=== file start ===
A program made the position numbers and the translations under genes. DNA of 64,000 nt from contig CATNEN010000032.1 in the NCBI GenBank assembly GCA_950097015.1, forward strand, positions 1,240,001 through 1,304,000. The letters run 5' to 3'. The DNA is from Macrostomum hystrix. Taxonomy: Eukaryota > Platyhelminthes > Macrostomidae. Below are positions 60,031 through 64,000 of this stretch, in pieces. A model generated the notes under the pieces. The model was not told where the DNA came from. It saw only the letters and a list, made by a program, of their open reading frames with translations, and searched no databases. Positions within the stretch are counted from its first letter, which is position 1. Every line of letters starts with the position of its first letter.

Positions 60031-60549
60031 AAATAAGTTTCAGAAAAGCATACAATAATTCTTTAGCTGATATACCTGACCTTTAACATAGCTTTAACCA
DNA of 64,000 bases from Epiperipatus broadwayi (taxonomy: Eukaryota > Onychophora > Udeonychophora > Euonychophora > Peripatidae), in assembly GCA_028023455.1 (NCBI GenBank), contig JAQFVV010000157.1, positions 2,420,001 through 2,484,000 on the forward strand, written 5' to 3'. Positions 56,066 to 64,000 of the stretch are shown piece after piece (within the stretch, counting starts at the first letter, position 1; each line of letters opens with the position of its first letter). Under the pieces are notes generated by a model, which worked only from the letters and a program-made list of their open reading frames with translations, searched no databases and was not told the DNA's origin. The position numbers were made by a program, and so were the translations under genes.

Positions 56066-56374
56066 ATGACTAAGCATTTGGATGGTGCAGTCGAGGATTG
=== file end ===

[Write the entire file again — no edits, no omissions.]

A program made the position numbers and the translations under genes. DNA of 64,000 nt from contig CATNEN010000032.1 in the NCBI GenBank assembly GCA_950097015.1, forward strand, positions 1,240,001 through 1,304,000. The letters run 5' to 3'. The DNA is from Macrostomum hystrix. Taxonomy: Eukaryota > Platyhelminthes > Macrostomidae. Below are positions 60,031 through 64,000 of this stretch, in pieces. A model generated the notes under the pieces. The model was not told where the DNA came from. It saw only the letters and a list, made by a program, of their open reading frames with translations, and searched no databases. Positions within the stretch are counted from its first letter, which is position 1. Every line of letters starts with the position of its first letter.

Positions 60031-60549
60031 AAATAAGTTTCAGAAAAGCATACAATAATTCTTTAGCTGATATACCTGACCTTTAACATAGCTTTAACCA
DNA of 64,000 bases from Epiperipatus broadwayi (taxonomy: Eukaryota > Onychophora > Udeonychophora > Euonychophora > Peripatidae), in assembly GCA_028023455.1 (NCBI GenBank), contig JAQFVV010000157.1, positions 2,420,001 through 2,484,000 on the forward strand, written 5' to 3'. Positions 56,066 to 64,000 of the stretch are shown piece after piece (within the stretch, counting starts at the first letter, position 1; each line of letters opens with the position of its first letter). Under the pieces are notes generated by a model, which worked only from the letters and a program-made list of their open reading frames with translations, searched no databases and was not told the DNA's origin. The position numbers were made by a program, and so were the translations under genes.

Positions 56066-56374
56066 ATGACTAAGCATTTGGATGGTGCAGTCGAGGATTG